Welcome to Lugansk Ukraine!
Should you be lost, and without food and shelter, have no worry, a generous citizen of Lugansk will take you into his home, feed you and cloth you. The kindness emanating from this city knows no bounds. Many tourists end up staying here, amazed by the wonders around them. Those who leave do so profoundly changed.
Clean, Green and Happy
The air is clean and few cars can be seen on the streets. Luganskites are proud stewards of the environment and have dedicated themselves to carbon reduction by walking or riding a bicycle to work. Noise has virtually been eliminated, a pleasant side affect of green transportation. As you walk through downtown Lugansk only people can be heard, laughing, chatting and gaily singing as they walk with a bee bop in their step.
Buildings are brightly painted, reflecting the positive outlook of the city’s citizenry. Unemployment in Lugansk is less than one percent. The tiny minority temporarily out of work sees their new found free time as the perfect opportunity to volunteer. Men and women from all areas of the private sector join forces to help the less fortunate in neighboring countries. Recently a Lugansk volunteer brigade traveled to Lichtenstein to help homeless people forgotten by the country’s banking elite. Brick was laid in a communal fury. After just two weeks, a towering apartment complex large enough to house every Vaduz bum rose amongst the tiny nation's alpine peaks.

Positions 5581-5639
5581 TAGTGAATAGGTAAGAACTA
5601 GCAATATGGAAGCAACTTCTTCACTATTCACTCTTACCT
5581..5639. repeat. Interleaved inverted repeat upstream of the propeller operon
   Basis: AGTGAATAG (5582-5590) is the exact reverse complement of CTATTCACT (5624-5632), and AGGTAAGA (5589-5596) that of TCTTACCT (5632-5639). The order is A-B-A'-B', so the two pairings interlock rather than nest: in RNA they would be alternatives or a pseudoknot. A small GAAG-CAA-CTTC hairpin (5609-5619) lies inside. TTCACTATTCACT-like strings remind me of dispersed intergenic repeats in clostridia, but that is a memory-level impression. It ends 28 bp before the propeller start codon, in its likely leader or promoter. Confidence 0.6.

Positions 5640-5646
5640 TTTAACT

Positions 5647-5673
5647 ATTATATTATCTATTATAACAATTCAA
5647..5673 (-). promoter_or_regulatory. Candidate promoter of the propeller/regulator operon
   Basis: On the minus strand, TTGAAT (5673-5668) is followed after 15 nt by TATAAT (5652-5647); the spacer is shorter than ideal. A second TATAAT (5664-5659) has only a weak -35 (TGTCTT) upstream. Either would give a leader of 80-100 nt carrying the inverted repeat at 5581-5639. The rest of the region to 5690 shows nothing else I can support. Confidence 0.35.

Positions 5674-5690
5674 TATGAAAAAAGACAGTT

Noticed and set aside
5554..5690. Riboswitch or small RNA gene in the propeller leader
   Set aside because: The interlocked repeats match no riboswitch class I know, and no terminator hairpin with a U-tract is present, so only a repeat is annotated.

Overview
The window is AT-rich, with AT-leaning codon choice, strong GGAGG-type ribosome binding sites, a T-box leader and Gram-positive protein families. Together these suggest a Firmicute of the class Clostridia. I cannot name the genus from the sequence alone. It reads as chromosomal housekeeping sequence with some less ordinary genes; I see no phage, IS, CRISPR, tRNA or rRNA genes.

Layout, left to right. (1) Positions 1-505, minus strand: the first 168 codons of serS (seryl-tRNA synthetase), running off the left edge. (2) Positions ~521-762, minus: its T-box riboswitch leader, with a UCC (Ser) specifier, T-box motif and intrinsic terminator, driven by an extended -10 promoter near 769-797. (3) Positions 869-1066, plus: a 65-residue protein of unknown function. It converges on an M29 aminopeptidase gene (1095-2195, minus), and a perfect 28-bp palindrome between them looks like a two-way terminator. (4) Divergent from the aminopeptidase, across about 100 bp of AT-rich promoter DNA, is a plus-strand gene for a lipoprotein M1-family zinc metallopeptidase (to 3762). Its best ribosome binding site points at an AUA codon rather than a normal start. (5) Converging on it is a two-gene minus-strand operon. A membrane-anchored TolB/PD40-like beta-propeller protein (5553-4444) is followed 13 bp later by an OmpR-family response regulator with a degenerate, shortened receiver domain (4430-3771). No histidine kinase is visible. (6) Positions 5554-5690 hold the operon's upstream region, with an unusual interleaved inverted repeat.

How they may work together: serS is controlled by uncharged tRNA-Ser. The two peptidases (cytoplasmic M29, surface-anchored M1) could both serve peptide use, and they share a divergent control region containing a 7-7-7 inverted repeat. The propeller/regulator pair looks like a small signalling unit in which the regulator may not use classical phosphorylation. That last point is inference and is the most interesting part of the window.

Booming Tourist Destination
Tourist attractions in Lugansk are so numerous the average visitor stays one month to see it all. Hotels are very affordable, and run with the purpose of cross-cultural understanding, not profit. Five star hotels charge only enough to meet the cost of operations. When employees are in a good mood, which is often, they collectively wave their salaries so that tourists from the United States and the EU can stay for free.
Prosperity During Times of Crisis
Many foreign tourists dream of settling in Lugansk. City hall on any given day is full of French, Norwegian, Dutch, Belgian and Swedish asylum seekers. They beg for permanent residency, but wise city officials know that if a country is flooded with immigrants, quality of life for all will suffer. Each is given a lollipop and box of chocolates as consolation and told, “Go back to your home city and tell the unbelievers what you saw here. Rise up against your leaders. Demand your city be more like Lugansk”. Many have heeded the call. A new world order is on the horizon.